Scott Miller, dean of the BYU College of Humanities and professor of Asian & Near Eastern Languages, spoke at Tuesday’s devotional about having faith through times of darkness and uncertainty.
Miller began by comparing life to a student’s time at college. The student may face difficult exams and wish to give up, but those uncertain experiences help the student learn.
“Life is a complex system designed by loving heavenly parents to make us into better people and to prepare us to confront an eternity of expanding opportunities,” he said.
He then shared two examples of difficult, uncertain times from literature.
Finding beauty in the dark
The first example Miller shared was from Kajii Motojiro’s “A Picture Scroll of the Dark.” In this essay, Kajii tries to make peace with the darkness by walking through it at night without a lantern. In one scene, he encounters a fellow passenger and realizes that he does not walk in the darkness alone.
Many people (such as Moses, Lehi and Brigham Young) have walked in darkness—have been commanded to leave the light and comfort of their current situations to walk through new and uncertain ones, said Miller. We, too, should confront our own doubts and venture forward into the darkness.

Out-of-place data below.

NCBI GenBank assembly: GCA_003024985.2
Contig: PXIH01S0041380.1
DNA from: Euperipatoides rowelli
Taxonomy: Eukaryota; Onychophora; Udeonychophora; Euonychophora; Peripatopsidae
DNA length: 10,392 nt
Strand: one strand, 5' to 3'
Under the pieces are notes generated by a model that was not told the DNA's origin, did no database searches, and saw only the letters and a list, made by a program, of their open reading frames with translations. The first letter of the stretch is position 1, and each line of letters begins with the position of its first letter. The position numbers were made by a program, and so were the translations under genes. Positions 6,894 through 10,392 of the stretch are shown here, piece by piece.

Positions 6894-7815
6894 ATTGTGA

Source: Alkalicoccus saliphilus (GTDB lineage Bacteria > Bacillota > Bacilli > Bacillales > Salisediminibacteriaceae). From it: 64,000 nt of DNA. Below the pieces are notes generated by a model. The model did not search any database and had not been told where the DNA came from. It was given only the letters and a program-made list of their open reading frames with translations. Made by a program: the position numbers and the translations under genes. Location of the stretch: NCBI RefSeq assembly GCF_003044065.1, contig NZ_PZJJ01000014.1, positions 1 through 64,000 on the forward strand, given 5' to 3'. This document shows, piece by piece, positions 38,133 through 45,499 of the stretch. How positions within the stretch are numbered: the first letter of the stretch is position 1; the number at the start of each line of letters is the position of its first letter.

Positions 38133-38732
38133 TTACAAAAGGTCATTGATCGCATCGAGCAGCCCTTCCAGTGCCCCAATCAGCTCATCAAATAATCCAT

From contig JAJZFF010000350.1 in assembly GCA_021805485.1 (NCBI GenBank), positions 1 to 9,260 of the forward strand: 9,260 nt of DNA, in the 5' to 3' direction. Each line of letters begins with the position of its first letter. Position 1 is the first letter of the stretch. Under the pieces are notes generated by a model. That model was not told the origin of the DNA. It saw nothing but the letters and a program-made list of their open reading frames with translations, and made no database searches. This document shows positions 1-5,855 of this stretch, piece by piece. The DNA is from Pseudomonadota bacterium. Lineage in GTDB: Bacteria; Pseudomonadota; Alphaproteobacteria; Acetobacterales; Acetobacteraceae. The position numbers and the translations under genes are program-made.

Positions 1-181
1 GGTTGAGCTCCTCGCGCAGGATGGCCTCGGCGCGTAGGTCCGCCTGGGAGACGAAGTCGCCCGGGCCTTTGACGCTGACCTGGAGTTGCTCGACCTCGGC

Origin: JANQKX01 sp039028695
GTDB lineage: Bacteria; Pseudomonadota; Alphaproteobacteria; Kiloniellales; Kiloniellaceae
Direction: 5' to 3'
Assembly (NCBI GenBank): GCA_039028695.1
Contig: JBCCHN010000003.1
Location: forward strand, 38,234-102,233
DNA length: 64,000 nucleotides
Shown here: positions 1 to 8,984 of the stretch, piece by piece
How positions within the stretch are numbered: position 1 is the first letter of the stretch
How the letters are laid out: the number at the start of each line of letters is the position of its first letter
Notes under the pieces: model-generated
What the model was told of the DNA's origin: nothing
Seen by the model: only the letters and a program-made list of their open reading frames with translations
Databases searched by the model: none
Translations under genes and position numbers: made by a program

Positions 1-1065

“Our fear of the dark, or our bias against it, can blind us to a whole world of new and edifying experiences,” he said.
The darkness of God
The next example from literature Miller shared was T. S. Eliot’s “East Coker.” Eliot’s poem describes searching for God in the darkness. Eliot suggests that the darkness of God is not an empty void, but rather a place of possibility.
“Some of our greatest learning opportunities happen in our darkest times. Rather than stand frozen in our fear, we may reach out and discover God in those dark moments,” said Miller.
Crises of uncertainty
These fears from darkness described by Kajii and Eliot stem from uncertainty and doubt, said Miller. He outlined three kinds of doubt:
- Dropout doubt, which causes us to remove ourselves from opportunities to grow
“When we doubt because our unique spiritual journey is different from that of others…we may exit too soon, abandoning our faith and the personal growth it brings,” said Miller.
- Denial doubt, which avoids acknowledging any uncertainty
“Faith only materializes when we act upon it, move forward into the darkness, one step at a time, relying upon the momentum and trajectory our faith sets for us. When we pretend to have no doubt, our very fear of it keeps us from growing spiritually,” said Miller.
- Faithful doubt, which proceeds from humility and expands our souls
“It is when we combine humility about the limits of our own knowledge with honest questions about life’s perplexities that we demonstrate the kind of humble uncertainty that will expand our souls,” said Miller.
Miller concluded by saying, “We miss opportunities for discovery when we focus only on the light of what we know and are afraid to explore what lies beyond that familiarity.”
“The end of the lighted path marks the beginning of our spiritual journey. To make progress is to face the darkness.”